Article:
I have been talking to both boys a lot about giving each other grace.  The frequent conversation is something like “we are all grieving in different ways and we need to give each other the grace to have a bad day”.  It has been amazing to see them respond to that…. sometimes Bolt will stop picking on Messi or they will clean up without being asked or stop arguing with each other.

Being vulnerable with my sons hasn’t really involved me laying out the specifics of what is on my heart and mind, but rather acknowledging that something is going on that is larger than what they may understand.  Sometimes I say, “oh, I got some sad news today” or “I had a phone call that upset me” and that is enough to make them pause.  Earlier this week, as I prepared to meet with my new therapist for the first time, I kind of laid out the plans for the night and said that I would be unavailable for an hour and when they pressed me on it, I explained I was seeing a therapist.  They asked me why and I didn’t spill the details, but did say “the news about your dad and the baby have upset me and I need to talk to someone about it”.  I have been careful to try not to bash their dad in front of them, while still acknowledging that his actions sometimes upset me.

I feel like it is through me being willing to show my emotions and talk about how they are affecting me, that both my sons have responded in a way where they are more willing to talk to me and ask me tough questions.  Remember, I do have two middle school boys, so having more serious conversations does somewhat reflect their developmental stage.   However, I don’t think they would be as willing to engage in these conversations with me if I was not exhibiting my own vulnerability.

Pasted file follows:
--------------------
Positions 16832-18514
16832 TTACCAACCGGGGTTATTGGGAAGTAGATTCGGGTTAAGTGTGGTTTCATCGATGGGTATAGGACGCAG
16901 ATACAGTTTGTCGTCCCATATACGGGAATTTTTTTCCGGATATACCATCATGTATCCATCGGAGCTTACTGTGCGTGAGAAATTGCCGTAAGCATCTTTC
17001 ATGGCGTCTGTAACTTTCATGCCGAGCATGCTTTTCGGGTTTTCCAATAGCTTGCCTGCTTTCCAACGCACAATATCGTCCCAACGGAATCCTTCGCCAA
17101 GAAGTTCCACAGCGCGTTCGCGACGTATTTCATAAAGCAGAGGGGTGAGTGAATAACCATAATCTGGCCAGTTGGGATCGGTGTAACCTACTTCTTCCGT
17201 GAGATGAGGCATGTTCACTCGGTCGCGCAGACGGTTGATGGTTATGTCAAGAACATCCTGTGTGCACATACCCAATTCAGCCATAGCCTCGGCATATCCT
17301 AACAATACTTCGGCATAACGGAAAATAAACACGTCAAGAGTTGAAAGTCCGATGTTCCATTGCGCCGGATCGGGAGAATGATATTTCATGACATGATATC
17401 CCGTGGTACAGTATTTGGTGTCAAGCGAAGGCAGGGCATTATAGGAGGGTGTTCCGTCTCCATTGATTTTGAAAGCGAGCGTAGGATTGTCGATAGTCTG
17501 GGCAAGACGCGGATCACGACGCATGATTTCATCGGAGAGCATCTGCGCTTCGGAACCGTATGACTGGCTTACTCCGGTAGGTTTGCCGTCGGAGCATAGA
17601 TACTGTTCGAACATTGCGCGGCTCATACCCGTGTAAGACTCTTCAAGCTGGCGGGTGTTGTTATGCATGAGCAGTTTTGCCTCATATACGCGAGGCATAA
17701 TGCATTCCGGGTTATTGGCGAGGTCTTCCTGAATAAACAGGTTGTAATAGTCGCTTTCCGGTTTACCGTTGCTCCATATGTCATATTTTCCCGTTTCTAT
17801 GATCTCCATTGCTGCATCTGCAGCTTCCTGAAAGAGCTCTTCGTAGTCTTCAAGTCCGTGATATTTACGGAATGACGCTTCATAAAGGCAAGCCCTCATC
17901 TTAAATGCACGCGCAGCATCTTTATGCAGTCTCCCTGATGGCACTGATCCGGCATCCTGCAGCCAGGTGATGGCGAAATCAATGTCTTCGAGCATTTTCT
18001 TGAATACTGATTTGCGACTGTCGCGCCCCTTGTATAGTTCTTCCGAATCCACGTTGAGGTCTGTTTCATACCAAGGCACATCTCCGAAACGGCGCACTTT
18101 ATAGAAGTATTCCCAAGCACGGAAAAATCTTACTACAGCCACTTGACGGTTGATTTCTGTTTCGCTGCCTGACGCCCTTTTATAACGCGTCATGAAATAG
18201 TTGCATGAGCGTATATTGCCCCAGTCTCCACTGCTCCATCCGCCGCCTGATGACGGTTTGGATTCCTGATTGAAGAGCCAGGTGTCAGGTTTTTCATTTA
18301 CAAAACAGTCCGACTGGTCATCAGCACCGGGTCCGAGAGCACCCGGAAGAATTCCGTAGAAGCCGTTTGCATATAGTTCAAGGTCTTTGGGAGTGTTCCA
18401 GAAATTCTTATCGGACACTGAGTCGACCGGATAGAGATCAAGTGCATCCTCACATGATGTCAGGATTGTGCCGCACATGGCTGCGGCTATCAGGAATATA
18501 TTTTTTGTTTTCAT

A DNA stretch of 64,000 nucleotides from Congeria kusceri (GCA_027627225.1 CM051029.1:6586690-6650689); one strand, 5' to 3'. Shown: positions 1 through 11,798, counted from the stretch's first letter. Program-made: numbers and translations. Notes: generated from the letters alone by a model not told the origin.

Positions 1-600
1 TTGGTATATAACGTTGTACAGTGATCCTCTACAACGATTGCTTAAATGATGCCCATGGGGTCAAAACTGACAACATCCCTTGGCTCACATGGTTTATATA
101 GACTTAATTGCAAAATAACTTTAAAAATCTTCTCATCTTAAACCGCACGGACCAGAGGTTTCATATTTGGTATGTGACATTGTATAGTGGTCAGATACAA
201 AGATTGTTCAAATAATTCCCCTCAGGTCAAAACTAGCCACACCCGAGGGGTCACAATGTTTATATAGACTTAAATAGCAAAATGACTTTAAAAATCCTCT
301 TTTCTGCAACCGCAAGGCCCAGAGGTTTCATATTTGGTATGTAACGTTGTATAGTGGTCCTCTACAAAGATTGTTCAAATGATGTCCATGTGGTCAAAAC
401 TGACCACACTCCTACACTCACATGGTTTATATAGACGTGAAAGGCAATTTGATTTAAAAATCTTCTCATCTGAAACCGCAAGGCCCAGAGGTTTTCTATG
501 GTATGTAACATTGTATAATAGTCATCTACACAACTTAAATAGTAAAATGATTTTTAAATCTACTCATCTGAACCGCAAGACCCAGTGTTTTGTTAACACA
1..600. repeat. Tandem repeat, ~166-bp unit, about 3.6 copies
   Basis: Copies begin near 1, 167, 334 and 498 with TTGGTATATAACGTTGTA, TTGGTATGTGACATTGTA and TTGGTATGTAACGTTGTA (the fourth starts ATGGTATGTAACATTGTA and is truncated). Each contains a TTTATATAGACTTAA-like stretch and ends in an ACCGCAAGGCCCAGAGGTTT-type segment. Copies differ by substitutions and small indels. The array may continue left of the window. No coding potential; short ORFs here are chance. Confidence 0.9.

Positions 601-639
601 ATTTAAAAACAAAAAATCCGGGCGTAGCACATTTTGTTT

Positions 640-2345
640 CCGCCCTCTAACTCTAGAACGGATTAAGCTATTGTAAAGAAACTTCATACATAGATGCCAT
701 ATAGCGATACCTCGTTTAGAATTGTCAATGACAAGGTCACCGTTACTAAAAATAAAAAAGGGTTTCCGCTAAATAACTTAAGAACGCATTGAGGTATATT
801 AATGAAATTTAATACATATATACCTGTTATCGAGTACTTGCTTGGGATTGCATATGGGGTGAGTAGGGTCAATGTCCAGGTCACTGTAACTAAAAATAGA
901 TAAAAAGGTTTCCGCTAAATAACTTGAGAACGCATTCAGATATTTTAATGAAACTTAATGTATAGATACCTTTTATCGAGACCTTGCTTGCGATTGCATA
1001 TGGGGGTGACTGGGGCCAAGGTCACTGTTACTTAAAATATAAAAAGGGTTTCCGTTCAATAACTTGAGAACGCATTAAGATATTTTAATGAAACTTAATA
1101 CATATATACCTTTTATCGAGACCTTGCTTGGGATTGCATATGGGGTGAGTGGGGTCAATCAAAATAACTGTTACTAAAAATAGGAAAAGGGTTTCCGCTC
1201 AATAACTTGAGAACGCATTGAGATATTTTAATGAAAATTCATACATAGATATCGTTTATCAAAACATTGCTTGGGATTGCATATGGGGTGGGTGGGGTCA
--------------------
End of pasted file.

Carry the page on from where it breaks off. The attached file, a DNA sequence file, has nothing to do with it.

I think there is the tendency as parents to try and be the strong, stable ones for children.  There is value in making our kids feel secure and safe.  However, I think there needs to be a balance.  My kids need to see me working through my own issues and asking the tough questions, so that they understand that this is a normal part of the human experience.  They need to see that mom does not have it all figured out, but is striving to keep growing.  So, I guess for me, this season is teaching me the value of living authentically and vulnerably, not just for myself, but for my sons.